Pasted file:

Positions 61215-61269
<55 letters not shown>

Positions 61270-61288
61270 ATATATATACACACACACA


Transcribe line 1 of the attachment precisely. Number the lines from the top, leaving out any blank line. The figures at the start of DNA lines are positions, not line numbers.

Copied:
Positions 61215-61269